Wednesday, July 09, 2008

New York was pleasant, but I'm glad to be back in Dallas

Fulfilled an obligation and read a lot. Spent a lot of time on layovers, waiting on delays for closed runways, lightning storms, etc.

New Yorkers that I met were friendly and polite. Not at all as the stereotype goes. Had drivers from three foreign countries: Brazil, Ecuador and the Bronx.

I did a lot of reflecting. But right now I'm glad to be home, so very glad to be with my family, to sleep in my own bed.

I wish you all the same.


BTW, quoting from the SLD boards, the real source of obesity in the United States:

TV makes you fat.

Studies have shown that TV viewing is directly associated with obesity and weight gain likely because of less physical activity and higher intake of calories. Also, the participants in the study who watched more TV also tended to eat more red meat, processed meat, snacks and sweets, and fewer fruits, vegetables and whole grains. This eating pattern, the authors state, which is directly related to advertisements and food cues appearing on TV, may adversely affect diabetes risk.
http://www.cfah.org/hbns/newsrelease/being6-24-01.cfm


How much TV children watch accurately predicts whether they will go on to become overweight, a study suggests.
http://news.bbc.co.uk/2/hi/health/4238386.stm




Here is a link to the video of the show I was on in New York (it is very short)
-- it was nice to meet Seth and I've thought a lot.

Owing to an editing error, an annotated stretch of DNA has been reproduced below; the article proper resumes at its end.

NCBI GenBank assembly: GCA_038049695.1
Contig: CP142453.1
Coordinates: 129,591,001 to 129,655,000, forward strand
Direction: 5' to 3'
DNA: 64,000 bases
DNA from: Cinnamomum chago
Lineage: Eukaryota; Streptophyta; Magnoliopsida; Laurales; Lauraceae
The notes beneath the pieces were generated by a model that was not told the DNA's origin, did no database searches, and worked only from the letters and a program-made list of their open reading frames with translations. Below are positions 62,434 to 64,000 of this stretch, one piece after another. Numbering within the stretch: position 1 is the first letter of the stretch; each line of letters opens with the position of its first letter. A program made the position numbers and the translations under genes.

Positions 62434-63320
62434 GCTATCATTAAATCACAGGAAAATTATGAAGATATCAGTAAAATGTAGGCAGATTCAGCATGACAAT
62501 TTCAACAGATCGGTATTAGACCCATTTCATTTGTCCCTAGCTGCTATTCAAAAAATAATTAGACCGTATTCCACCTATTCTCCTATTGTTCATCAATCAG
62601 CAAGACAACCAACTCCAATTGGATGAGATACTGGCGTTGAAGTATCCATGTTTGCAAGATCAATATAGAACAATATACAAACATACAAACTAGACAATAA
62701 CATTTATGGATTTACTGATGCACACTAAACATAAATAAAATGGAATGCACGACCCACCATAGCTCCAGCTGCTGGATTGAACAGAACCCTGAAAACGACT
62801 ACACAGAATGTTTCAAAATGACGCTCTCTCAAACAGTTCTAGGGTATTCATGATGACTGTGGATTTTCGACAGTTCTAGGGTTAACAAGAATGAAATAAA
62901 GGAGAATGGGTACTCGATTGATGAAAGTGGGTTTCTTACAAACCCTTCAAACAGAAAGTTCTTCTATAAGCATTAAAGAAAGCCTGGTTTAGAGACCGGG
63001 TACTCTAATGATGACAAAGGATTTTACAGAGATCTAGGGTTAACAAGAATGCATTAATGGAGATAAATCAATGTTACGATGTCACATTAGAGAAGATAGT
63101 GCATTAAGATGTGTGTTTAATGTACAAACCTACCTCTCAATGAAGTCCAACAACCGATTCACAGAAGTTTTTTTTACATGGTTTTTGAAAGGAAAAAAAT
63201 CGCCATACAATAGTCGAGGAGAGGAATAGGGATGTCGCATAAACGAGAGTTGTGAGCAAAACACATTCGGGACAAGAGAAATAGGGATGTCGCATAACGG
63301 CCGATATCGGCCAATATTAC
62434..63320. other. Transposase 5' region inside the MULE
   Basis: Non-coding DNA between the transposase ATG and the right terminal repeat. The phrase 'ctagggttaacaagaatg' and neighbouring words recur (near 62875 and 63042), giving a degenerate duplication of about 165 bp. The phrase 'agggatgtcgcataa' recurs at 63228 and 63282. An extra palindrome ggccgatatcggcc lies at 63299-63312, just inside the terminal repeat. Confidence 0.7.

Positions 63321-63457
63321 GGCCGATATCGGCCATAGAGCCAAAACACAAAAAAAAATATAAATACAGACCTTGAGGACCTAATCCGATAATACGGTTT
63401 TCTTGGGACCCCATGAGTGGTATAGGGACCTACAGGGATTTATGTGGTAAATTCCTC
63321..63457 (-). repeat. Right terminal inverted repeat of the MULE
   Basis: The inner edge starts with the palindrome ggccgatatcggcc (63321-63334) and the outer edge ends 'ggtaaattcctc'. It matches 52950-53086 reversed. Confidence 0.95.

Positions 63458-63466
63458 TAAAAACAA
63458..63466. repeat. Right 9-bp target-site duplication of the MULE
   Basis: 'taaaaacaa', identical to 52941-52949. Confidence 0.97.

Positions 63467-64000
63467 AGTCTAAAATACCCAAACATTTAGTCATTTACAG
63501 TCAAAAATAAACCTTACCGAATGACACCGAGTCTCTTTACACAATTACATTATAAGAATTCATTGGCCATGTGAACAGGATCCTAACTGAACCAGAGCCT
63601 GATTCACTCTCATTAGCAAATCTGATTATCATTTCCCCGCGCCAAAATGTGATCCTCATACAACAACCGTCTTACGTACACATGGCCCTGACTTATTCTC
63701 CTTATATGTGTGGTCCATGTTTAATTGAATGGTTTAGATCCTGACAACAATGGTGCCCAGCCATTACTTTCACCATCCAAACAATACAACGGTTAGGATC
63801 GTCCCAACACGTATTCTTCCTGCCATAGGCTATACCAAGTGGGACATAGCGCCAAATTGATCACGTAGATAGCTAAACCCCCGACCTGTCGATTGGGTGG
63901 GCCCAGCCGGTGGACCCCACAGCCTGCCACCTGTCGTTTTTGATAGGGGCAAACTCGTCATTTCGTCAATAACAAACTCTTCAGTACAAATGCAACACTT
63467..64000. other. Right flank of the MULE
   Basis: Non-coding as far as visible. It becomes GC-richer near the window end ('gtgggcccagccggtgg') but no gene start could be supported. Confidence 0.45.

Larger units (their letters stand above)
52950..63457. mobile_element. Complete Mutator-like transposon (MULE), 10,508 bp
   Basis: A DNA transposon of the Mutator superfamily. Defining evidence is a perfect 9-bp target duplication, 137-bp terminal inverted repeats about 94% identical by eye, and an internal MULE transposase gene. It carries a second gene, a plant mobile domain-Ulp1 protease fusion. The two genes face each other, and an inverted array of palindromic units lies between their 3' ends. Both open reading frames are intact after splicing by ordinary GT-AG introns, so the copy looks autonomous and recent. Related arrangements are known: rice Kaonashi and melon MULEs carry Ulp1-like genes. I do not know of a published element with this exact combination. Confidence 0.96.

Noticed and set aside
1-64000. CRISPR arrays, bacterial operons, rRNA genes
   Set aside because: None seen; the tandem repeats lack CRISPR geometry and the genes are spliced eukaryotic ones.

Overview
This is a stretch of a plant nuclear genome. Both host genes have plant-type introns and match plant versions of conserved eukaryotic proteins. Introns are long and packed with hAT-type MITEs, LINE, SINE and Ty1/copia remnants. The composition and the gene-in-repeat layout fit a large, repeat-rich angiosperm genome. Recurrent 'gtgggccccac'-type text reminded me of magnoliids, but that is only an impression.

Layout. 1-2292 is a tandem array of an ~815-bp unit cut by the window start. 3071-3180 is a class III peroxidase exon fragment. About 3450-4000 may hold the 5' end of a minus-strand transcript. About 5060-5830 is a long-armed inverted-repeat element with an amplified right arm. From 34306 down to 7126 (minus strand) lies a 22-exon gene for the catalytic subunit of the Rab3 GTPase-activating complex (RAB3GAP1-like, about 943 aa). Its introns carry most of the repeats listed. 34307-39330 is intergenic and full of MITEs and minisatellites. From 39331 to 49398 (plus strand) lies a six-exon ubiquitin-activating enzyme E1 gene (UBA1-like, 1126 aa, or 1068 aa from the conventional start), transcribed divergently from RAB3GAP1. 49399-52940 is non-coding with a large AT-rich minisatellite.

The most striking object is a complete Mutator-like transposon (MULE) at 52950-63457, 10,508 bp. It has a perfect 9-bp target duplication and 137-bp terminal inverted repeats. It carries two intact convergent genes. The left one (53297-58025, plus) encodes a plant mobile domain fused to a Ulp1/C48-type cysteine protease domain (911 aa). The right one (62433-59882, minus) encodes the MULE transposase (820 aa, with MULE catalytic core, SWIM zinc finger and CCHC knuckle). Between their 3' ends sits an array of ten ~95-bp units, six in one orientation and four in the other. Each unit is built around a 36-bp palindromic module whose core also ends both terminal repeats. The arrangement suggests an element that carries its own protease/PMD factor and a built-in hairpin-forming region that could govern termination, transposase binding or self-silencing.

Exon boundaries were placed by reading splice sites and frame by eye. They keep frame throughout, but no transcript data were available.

And some comments on the show: comments (e.g. the publication the doctor cited is a student journal, some other things I did not know).

As for diets, how well do they really work: Alas, a blog, the truth ... (the number of successes looks more like 60% of 2.8%)

But what about the most successful group of dieters - those who managed to obey the seven separate diet restrictions this study called for, for all three years? (That’s a grand total of 198 dieters out of the initial group of 6,857, or 2.8%). Of this tiny, select group, 40% failed to meet this study’s extremely forgiving standard of “successful weight loss.”





2 comments:

adam said...

Just caught the clip from this morning online. Nice work! The "medical professionals" came off as a little proud, but then again, I suppose that's what they were there for.

Stephen said...

The doctor was quite jovial about it afterward. The dietitian / personal trainer was thinner than many anorexics I've met, and seemed almost compulsive about how she talked about food, though she was polite.

If they had only been really rude, it would have been easy to ask him why he was forty pounds overweight if he was right.

As it was, the lady had to admit that diets fail. She knows the numbers. Neither wanted to talk about the fact that my results are not isolated.

I've replicated them with other people and none of us are fighting food, exercising much (I'd like to, but the way time goes I end up with forty minutes of weight lifting a week) and many have long term weight loss.

Which was the real point. Lots of diets produce temporary losses, especially at first. But my mom, for example, is a lot thinner years later, I am, Seth is, etc.

If we had had a longer segment, well, I'd have done better than just hold my own -- in a polite way. Since I would be trying to persuade rather than "win."